I like it, though I don't care for the idea of having to buy phrases (though I'm not a mobile gamer, so I may be outside of your target audience there). Paying money for the response itself does make sense though, and you might incorporate similar functionality by having to pay based on length of the response.

    Perhaps the type of ad you place (the language used) impacts the type of replies you get, so you have a balance of trying to keep things short and to the point to save money, but you attract higher class individuals with better-written ads or ads with more flowery language (or perhaps, individuals who more accurately fit the description).

    And along similar lines, perhaps the first person tells you in their own words what they're looking for, and you have to interpret that and aim for something they'll be happy with.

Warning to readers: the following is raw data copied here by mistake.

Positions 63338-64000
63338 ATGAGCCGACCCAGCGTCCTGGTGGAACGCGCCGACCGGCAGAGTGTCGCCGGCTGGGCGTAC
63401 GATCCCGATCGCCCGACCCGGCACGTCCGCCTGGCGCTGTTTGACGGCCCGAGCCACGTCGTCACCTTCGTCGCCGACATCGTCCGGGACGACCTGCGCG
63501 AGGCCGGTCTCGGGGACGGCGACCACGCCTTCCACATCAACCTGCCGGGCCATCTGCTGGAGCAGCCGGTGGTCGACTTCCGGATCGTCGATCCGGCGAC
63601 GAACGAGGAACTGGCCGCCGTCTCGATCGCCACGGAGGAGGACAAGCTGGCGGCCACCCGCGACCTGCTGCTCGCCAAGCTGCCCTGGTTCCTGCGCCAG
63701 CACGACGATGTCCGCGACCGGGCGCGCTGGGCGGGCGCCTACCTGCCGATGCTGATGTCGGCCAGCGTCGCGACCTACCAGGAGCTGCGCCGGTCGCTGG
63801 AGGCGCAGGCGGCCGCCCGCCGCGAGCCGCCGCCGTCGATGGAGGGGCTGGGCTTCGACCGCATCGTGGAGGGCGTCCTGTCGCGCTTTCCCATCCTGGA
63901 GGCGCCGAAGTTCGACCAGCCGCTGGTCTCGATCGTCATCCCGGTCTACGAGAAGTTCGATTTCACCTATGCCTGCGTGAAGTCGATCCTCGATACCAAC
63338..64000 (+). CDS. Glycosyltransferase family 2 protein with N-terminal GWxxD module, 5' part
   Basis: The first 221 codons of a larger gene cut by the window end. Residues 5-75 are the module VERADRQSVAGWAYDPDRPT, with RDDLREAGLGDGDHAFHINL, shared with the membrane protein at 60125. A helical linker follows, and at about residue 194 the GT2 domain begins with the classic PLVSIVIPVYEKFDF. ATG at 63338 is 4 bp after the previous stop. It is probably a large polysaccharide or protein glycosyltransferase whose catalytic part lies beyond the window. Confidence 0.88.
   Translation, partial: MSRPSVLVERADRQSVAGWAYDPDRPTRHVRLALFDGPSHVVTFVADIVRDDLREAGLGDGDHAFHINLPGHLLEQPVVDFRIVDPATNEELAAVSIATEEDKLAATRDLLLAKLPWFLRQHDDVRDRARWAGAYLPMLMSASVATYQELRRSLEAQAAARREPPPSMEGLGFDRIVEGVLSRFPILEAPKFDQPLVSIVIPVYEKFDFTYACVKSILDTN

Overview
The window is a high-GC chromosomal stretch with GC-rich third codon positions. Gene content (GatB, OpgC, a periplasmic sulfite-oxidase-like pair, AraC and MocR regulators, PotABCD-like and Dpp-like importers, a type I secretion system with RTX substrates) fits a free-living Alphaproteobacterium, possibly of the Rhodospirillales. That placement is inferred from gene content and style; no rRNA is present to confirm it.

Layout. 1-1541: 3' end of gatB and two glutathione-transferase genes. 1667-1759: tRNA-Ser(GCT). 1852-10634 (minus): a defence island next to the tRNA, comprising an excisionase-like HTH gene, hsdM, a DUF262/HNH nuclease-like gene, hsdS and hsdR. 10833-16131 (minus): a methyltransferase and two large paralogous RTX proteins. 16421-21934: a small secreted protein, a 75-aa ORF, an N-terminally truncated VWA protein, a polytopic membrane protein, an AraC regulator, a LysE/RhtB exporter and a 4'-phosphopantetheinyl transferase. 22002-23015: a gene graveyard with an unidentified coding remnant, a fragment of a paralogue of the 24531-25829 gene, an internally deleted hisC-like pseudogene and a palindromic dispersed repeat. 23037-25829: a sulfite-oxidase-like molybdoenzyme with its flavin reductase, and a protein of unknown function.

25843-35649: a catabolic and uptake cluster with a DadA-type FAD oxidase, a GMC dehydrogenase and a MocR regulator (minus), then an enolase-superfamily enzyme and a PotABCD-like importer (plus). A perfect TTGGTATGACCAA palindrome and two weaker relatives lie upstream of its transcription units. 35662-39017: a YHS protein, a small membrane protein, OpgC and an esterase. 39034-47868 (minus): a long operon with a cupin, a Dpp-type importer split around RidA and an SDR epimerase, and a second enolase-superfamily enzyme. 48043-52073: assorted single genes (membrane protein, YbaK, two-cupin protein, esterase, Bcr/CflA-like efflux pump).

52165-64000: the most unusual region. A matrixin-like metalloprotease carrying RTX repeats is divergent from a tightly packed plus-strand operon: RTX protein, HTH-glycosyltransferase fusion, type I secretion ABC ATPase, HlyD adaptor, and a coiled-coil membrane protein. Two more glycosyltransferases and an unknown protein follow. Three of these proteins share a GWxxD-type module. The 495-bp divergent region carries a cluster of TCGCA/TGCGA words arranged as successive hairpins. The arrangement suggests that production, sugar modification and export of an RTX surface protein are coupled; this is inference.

You might allow the player to have multiple ads at once, so they may receive responses to multiple ads at once and they have to keep track of which goes where.
     
    Last edited: Mar 15, 2018
    Gigiwoo likes this.
  6. TonyLi

    TonyLi

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    That was my rationale for charging for phrases. A working class client with little budget might only afford "Seeking wife. No deformities." in a penny paper. But for a rich noblewoman to find a suitable mate, you might need to spend more of the client's budget on a top-end magazine and a long showstopper of an ad.

    The player would not spend real-world money. The client's "budget" is just an in-game number that each NPC client comes to the player with.

    Here's how it would play: A client comes to the player with a name, background (40-year-old widowed turnip farmer seeks wife to raise his 3 sons and help farm), and budget (£4). Click a button to choose a periodical. (The button shows the price. When you click it, the money is deducted from the client's budget.) Then a set of contextual phrases appear. When you click a phrase to add it to the text (also deducting money), you're presented with a new set of phrases that would flow from it, and so on until you click submit. I've paper-protoyped this locally using a spreadsheet and rule table. It was fun -- though not runaway addictive -- but players had different ideas about where it should go from there.